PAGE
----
Editorial Pet Peeves #2: Have You Finished Yet?

I receive a lot of manuscripts that the author tells me he or she’s finished with. This is usually a very loose translation of one or more of the following:

1. I’ve written around 75,000 words and that seems to be about a good length for a book, so I must be done, right?

2. I feel a whole lot better having gotten all that off my chest, and if I feel good the manuscript must be good, so I thought I’d send it to you.

3. I can’t be bothered to work on it anymore, and you’re meant to be a writer/editor. You’ll fix it for me, won’t you?

4. I really have no idea what I’m doing, but if you work with me over the next several months and agree to read every one of my fifteen drafts, I’m sure it’ll be a bestseller.

5. I know there’s a book in here somewhere. Can you help me find it?

Here are my responses:

1. No, you’re not done. The number of words is no proof of the coherence or persuasiveness of your argument, or how appropriately you’ve marshaled and presented your data, or the accuracy and cogency of your writing. I would prefer 37,500 well-honed words than double the number of loose ones.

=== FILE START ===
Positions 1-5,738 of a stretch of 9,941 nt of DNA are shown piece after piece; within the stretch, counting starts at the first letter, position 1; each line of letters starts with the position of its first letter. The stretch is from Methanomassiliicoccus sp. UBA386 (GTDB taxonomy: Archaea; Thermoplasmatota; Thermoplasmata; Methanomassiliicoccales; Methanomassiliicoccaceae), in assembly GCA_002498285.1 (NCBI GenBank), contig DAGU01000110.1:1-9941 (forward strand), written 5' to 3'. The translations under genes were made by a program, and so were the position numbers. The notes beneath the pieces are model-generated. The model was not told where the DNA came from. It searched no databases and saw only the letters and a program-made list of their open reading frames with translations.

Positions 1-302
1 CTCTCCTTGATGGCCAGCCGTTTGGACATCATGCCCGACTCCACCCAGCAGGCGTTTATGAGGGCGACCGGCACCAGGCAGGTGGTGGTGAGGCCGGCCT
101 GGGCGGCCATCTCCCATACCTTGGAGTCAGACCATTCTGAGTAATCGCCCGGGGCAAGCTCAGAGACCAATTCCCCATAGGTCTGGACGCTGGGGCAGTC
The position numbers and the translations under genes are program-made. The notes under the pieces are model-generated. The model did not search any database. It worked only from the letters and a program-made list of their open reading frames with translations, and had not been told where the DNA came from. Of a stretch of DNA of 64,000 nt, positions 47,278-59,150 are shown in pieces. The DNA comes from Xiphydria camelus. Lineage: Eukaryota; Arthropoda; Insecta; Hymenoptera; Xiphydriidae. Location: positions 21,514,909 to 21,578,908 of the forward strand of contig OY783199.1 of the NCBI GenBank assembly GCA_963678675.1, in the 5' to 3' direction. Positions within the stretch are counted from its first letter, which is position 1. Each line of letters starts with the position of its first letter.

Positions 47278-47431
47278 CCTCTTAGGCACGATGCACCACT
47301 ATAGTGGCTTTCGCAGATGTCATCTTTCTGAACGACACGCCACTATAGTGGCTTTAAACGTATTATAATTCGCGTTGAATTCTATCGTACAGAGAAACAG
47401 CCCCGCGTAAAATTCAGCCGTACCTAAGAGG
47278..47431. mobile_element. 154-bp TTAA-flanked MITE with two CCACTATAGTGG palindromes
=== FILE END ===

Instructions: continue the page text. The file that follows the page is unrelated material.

2. What you’ve got there, my relieved friend, is the necessary first draft—the part of writing where you get everything out and down. Now you have to edit, edit, edit to make sure that all that emotion and catharsis doesn’t crowd out the reader. It’s good that you’ve got this far, but you’ve got plenty of work to do.

3. Well, tough luck. Writing is hard; it should be hard. If you pay me enough money I might do your work for you. But if you don’t want to work, then why should I? Roll up your sleeves and pull down the shades, your dark nights have only just begun.

4. Sorry. It doesn’t work like that. We editors can fix some problems, but we just don’t have the time, the energy, or (frankly) the inclination to help you to say something. Of course, as with response #3, if you pay us enough money, we might consider it. But, really: figure out what it is you want to say before wasting your and my time by just throwing words around like confetti!

5. No. You built the haystack; you find the needle.

If in doubt as to the readiness or suitability of your book for publication, edit it until you find nothing to change, give it to trusted third parties for their honest feedback, and make their changes. Then put the manuscript away in a draw for a month or two, pull it out and read it again, and then edit it until you find nothing to change. Then it’s probably ready for submission.

About martinrowe

I am the executive director of the Culture & Animals Foundation, the co-founder of Lantern Publishing & Media, and the author, editor, and ghostwriter of several works of fiction and non-fiction. I live in Brooklyn, New York.
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